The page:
Stan Graham is pleased with his latest Let’s Do Lunch venue, prompting memories of a particular New York eatery which was rather special to him.
I was saddened to read of the closure of the Carnegie Deli in New York on 30th December 2016. Not only did they do great kosher food but also it was a Big Apple institution. It opened in 1937 so just failed to do 80 years.
On the occasions I have been lucky enough to visit Manhattan I have always put aside one morning to call there for breakfast. I would have the corned beef, eggs over easy and home fries with toast and jelly and an endlessly refilled cup of that weak as water coffee that the Americans love so much. The room was like a museum, with walls covered in autographed photographs of the celebrities who had eaten there over the years. There were politicians, film stars, sportspeople and celebrities from other walks of life. The counter was decorated with hanging meats of various types, all cured, smoked or salted on the premises. The main attraction though was a waitress who was probably due for retirement when the place first opened and who insisted that all the male customers take a photograph of her giving them a hug.
‘What has all this to do with this week’s review?’ I hear you ask, and quite right too. The answer is that ordering lunch at Rola Wala put me in mind of ordering a New York deli breakfast, with so many questions that your head is in a spin, hence the same order at the Carnegie each time. The food at Rola Wala is Indian influenced and is custom made using a base which is then augmented by various toppings. This seems to be a growing trend in Leeds as there is a Mexican version in an adjacent unit within Trinity Kitchen, and an Italian version at Wolf on St Paul’s Street. From the base menu of naan roll, rice bowl or cauli bowl I chose the latter at £6.45. For the flavour I opted for Nagaland Lamb which attracted a 50p supplement and from the extras menu I added more paneer for 70p. The young lady who was assembling the contents of the bowl then guided me through the inclusive options of yogurt, chilli sauce (mild, medium or hot) carrot salad, coriander and a wedge of lemon. I completed the lunch with a pint of Camden Pale Ale, a craft beer on tap at £4.75. As the unit is situated in Trinity Kitchen you can take your tray to wherever you like so there was no shortage of tables and chairs.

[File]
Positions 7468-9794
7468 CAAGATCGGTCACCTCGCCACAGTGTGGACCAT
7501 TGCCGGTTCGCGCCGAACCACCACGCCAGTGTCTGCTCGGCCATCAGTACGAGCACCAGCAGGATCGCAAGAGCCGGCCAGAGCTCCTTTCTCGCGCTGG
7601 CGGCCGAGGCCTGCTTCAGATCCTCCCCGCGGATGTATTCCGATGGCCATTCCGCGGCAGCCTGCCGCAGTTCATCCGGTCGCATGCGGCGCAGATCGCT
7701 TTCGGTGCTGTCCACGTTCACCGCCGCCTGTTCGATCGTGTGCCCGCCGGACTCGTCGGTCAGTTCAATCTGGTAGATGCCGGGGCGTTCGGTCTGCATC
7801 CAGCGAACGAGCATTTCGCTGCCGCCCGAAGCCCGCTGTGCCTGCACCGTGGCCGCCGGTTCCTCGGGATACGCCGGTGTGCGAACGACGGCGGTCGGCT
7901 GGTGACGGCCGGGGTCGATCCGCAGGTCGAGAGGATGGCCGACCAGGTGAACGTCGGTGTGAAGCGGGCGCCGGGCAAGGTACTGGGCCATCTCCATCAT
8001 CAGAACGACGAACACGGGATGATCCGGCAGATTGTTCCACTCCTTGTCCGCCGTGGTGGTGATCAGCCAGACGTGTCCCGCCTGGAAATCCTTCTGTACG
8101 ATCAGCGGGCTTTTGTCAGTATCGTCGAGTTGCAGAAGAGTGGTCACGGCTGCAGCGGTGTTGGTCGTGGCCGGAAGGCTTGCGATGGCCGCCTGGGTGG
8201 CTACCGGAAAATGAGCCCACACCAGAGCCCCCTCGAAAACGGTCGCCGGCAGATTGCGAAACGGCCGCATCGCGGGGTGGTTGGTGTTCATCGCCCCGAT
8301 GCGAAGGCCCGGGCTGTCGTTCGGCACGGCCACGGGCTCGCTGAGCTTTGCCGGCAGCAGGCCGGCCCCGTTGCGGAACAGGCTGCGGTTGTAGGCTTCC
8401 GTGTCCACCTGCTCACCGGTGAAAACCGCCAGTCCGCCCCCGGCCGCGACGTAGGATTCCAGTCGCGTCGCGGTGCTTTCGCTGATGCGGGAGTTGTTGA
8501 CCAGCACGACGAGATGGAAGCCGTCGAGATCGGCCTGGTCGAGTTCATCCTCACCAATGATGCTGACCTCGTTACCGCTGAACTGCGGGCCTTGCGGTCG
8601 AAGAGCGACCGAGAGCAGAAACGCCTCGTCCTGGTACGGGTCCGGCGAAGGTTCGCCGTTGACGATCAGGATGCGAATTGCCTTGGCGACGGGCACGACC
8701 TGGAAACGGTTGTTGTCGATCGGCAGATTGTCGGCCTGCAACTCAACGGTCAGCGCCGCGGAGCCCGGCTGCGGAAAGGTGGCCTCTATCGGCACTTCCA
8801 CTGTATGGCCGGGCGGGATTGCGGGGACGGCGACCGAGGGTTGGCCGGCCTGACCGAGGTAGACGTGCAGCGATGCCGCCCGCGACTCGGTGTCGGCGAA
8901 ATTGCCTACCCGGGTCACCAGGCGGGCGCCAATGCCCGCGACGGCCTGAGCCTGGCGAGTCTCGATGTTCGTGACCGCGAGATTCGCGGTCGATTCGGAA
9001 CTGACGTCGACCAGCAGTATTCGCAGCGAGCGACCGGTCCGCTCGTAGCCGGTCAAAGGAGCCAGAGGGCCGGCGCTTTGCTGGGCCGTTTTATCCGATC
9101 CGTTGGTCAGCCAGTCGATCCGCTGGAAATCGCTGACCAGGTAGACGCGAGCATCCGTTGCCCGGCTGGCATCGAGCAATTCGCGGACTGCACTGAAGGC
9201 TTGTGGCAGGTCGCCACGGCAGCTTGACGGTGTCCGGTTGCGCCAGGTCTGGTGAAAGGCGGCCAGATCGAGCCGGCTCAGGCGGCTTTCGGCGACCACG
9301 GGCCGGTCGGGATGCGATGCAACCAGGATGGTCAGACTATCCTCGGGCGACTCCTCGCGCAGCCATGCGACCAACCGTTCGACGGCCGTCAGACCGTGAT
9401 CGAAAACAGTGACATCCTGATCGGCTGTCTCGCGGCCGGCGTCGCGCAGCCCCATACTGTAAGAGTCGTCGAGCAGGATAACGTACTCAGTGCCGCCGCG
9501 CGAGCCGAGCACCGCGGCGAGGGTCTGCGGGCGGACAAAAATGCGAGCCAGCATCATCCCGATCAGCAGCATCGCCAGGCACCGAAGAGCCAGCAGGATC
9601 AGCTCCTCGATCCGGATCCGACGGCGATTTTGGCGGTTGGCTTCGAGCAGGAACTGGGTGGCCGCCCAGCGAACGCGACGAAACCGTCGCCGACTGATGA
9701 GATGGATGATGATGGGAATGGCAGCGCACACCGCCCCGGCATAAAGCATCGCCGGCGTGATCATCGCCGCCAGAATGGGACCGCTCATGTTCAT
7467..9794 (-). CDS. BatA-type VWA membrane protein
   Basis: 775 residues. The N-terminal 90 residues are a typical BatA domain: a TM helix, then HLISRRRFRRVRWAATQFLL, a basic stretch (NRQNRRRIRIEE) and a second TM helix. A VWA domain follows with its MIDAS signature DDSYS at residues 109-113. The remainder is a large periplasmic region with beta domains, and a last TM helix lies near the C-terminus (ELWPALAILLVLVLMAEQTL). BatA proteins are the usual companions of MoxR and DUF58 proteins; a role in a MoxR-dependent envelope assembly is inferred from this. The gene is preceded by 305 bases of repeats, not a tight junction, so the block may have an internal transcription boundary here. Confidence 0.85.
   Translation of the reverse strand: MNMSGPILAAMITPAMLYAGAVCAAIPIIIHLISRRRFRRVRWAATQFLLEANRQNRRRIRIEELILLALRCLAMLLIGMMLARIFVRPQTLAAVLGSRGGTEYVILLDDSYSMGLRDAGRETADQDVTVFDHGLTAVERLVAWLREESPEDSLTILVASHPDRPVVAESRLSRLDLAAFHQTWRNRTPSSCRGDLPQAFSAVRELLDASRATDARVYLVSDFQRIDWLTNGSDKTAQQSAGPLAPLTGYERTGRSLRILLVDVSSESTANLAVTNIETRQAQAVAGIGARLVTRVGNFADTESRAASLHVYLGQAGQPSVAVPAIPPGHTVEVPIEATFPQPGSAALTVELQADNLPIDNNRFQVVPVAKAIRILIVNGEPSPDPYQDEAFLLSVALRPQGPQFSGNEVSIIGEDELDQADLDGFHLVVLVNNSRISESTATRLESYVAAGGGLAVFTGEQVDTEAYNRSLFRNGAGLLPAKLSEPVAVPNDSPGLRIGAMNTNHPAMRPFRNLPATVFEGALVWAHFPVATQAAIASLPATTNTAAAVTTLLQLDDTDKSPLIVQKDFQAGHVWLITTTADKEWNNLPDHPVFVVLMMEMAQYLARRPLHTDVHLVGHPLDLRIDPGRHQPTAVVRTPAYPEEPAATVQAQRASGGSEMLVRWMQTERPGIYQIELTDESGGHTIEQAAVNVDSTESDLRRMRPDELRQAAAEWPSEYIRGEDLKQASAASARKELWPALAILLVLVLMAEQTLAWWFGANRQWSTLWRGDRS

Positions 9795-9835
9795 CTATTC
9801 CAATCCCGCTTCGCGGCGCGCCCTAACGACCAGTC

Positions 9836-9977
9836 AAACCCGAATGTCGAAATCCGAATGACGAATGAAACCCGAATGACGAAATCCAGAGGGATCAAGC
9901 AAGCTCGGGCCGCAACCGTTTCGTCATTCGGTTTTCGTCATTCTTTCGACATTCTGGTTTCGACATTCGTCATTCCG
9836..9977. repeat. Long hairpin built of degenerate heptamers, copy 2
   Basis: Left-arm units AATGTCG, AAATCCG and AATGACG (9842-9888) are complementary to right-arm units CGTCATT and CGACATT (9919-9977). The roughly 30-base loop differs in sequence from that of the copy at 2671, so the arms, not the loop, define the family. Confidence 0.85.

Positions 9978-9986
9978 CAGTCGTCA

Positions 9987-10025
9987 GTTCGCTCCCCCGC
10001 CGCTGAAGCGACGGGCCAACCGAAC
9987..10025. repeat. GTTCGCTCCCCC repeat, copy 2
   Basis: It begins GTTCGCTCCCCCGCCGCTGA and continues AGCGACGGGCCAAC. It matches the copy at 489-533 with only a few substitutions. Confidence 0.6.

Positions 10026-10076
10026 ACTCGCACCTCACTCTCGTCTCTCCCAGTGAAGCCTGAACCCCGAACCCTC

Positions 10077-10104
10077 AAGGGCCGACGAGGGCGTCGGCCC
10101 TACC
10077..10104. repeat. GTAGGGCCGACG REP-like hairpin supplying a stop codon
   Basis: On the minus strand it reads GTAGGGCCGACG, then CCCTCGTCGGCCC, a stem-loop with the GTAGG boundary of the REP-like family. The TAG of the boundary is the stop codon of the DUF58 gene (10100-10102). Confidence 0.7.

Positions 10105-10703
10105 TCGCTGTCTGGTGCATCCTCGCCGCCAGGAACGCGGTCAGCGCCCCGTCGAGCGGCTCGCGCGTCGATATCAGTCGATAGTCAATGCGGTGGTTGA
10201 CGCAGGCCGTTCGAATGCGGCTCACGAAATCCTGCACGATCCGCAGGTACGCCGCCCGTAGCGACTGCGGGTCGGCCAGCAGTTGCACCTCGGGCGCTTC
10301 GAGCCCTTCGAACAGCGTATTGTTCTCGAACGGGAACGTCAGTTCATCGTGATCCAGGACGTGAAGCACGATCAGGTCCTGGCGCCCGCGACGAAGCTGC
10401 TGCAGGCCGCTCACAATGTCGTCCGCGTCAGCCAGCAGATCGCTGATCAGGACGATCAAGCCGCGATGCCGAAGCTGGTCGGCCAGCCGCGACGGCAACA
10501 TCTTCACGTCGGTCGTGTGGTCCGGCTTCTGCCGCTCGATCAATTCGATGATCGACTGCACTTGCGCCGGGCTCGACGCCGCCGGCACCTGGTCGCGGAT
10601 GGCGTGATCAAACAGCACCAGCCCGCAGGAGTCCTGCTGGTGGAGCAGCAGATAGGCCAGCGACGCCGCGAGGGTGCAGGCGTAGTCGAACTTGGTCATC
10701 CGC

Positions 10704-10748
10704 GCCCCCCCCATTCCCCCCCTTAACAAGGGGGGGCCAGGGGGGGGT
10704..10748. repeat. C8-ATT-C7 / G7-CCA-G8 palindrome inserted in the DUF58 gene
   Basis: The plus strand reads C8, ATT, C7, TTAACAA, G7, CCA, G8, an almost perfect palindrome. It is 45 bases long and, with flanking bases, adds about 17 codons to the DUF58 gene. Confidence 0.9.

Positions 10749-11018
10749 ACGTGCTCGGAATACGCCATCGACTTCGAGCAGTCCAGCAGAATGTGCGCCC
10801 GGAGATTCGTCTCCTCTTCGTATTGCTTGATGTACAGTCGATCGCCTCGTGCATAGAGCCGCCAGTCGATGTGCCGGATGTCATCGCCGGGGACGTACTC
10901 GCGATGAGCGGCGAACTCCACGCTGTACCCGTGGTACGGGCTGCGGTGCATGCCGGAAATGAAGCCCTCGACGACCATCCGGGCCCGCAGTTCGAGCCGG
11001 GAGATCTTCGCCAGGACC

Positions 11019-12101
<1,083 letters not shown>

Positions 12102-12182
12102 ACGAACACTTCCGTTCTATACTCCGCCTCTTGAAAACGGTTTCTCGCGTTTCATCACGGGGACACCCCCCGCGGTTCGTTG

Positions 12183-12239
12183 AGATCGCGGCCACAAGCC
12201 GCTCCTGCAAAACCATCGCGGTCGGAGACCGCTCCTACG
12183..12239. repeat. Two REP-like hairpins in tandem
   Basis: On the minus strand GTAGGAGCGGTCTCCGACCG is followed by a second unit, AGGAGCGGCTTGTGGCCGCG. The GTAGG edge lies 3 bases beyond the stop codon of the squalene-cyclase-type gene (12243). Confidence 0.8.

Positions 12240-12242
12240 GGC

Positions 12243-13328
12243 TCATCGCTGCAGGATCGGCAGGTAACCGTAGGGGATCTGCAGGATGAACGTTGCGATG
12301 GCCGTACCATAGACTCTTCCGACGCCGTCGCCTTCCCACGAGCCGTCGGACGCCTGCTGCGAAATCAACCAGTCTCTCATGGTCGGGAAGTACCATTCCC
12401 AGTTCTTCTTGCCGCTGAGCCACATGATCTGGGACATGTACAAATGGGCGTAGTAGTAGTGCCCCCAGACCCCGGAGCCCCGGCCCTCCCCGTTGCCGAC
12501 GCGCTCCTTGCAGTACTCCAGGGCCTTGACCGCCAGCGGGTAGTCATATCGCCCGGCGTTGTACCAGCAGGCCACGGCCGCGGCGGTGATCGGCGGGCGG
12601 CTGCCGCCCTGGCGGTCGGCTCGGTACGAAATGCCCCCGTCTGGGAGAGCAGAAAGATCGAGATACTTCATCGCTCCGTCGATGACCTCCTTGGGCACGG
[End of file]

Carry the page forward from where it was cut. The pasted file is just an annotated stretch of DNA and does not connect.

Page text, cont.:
I tried to deconstruct the elements of the dish as best I could, but as it is meant to be eaten as an ensemble there was no real point. The paneer was firm and chewy, as it should be, in contrast to the lamb which was beautifully tender and flavoursome. I had decided on the medium chilli sauce as I didn’t want to overpower the flavours of the other ingredients and I am glad I did because even this had a fair kick and my lips were tingling for most of the afternoon. I must remember that line for when I write my Mills and Boon book.
The whole experience was absolutely brilliant, from the very helpful staff to the food itself, and I would highly recommend a visit. I would normally have a sweet and a coffee but by the time I had finished I didn’t have much room left and a queue had built up so I didn’t fancy leaving my stuff unattended at the table for any length of time. I did, however, notice that the ice cream was from Northern Bloc, so the quality of food continues through to dessert. As is my luck, none of the waitresses here decided that they wanted to have their photographs taken giving me a hug. They probably thought that I was of similar vintage to their colleague at the Carnegie Deli – and they wouldn’t be far out!
Photography by Stan Graham